In the instant case, defendants' notice of motion (Dkt. #52) gave plaintiff notice of the requirements of Rule 56 and the consequences of failing to respond properly to a motion for summary judgment. The notice of motion states, in part, that "you must respond, by affidavits or as otherwise provided in the rule, setting forth further specific facts showing that there are genuine issues of material facts for trial. Any factual assertions in [defendants' affidavits] will be accepted by the Court as being true unless you submit affidavits or other documentary evidence contradicting our assertions. If you do not respond to the defendants' motion as described above, summary judgment, if appropriate, may be entered against you. If summary judgment is entered against you, your case ... will be dismissed."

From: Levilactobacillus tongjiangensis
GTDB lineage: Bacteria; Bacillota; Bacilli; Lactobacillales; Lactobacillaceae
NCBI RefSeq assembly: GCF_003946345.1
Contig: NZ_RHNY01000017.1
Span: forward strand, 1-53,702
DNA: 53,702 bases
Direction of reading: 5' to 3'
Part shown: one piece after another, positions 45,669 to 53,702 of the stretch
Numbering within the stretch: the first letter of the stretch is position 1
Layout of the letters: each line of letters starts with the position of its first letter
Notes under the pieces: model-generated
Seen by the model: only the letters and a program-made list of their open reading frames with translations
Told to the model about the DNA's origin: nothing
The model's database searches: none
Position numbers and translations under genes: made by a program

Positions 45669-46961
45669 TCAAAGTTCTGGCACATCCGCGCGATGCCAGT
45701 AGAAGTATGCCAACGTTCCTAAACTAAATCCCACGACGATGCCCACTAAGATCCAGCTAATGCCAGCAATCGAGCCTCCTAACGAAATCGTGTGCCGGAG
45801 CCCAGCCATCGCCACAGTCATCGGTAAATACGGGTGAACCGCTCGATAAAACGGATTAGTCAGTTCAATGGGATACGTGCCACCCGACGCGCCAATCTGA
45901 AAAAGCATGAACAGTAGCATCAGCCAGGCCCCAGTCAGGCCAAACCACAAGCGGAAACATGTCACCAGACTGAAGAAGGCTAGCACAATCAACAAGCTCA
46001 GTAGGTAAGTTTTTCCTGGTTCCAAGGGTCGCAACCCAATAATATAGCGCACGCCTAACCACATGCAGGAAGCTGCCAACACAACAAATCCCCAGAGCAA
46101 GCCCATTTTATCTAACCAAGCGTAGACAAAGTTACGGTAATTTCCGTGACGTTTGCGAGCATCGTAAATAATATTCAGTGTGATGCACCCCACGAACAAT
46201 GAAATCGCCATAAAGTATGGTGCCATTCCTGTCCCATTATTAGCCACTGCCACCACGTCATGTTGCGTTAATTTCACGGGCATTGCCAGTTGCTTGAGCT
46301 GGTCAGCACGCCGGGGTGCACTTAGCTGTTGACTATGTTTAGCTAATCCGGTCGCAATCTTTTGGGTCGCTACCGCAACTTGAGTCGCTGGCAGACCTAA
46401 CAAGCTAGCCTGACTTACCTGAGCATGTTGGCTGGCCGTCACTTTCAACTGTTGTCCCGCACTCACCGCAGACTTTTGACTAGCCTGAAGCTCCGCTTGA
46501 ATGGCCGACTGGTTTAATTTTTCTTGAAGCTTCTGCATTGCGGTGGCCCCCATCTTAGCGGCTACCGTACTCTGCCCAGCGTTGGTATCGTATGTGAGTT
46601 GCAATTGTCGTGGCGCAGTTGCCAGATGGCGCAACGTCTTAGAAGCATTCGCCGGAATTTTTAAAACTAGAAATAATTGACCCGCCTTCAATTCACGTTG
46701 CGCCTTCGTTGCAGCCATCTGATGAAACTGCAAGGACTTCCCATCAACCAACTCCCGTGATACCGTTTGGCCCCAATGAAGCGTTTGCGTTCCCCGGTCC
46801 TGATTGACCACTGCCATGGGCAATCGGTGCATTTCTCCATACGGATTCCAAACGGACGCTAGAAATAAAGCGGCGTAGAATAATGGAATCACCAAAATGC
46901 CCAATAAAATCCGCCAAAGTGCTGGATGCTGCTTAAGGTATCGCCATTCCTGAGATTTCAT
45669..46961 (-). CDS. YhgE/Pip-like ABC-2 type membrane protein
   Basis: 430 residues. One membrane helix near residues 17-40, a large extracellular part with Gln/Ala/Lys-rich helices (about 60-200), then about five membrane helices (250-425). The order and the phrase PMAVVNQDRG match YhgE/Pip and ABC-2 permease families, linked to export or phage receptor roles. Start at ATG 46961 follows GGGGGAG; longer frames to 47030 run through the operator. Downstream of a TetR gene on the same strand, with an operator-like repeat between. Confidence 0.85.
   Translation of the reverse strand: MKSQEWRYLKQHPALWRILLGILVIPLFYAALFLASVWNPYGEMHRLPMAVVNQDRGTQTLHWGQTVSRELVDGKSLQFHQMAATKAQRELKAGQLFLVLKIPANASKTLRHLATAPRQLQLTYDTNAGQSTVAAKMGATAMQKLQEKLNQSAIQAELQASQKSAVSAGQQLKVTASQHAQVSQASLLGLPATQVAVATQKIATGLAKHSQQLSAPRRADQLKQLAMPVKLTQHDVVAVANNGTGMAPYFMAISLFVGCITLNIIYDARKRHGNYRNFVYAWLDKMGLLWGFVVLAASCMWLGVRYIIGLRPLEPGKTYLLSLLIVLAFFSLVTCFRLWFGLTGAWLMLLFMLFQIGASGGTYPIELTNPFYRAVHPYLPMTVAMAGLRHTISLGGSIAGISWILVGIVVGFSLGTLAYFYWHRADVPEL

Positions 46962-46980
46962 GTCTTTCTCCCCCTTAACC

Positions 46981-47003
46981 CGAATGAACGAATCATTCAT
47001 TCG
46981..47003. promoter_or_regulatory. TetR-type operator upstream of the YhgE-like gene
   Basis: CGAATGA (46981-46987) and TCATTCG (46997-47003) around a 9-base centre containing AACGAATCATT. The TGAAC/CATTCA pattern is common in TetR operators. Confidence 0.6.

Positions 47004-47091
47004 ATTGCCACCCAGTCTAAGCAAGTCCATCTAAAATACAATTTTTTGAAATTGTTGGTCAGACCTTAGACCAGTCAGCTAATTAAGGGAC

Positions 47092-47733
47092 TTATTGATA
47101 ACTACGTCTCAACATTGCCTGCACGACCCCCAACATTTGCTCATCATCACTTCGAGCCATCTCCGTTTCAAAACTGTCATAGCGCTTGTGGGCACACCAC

This Court's scheduling order (Dkt. #72), which gave plaintiff until August 10, 2006 to respond to defendants' motion, also apprised plaintiff of the necessity of responding to defendants' motion, stating in part, that: "THE CLAIMS PLAINTIFF ASSERTS IN HIS COMPLAINT MAY BE DISMISSED WITHOUT A TRIAL IF HE DOES NOT RESPOND TO THIS MOTION by filing his own sworn affidavits or other papers as required by Rule 56(e)." It further states: "Rule 56 provides that plaintiff may NOT oppose summary judgment simply by relying upon the allegations in the complaint. Rather, plaintiff must submit evidence, such as witness statements or documents, countering the facts asserted by the defendant and raising issues of fact for trial"; "Any issue of fact that plaintiff wishes to raise in opposition to the motion for summary judgment must be supported by affidavits or by other documentary evidence contradicting the facts asserted by defendants"; and "If plaintiff does not respond to the motion for summary judgment on time with affidavits or documentary evidence contradicting the facts asserted by defendant, the Court may accept defendant's factual assertions as true. Judgment may then be entered in defendants' favor without a trial."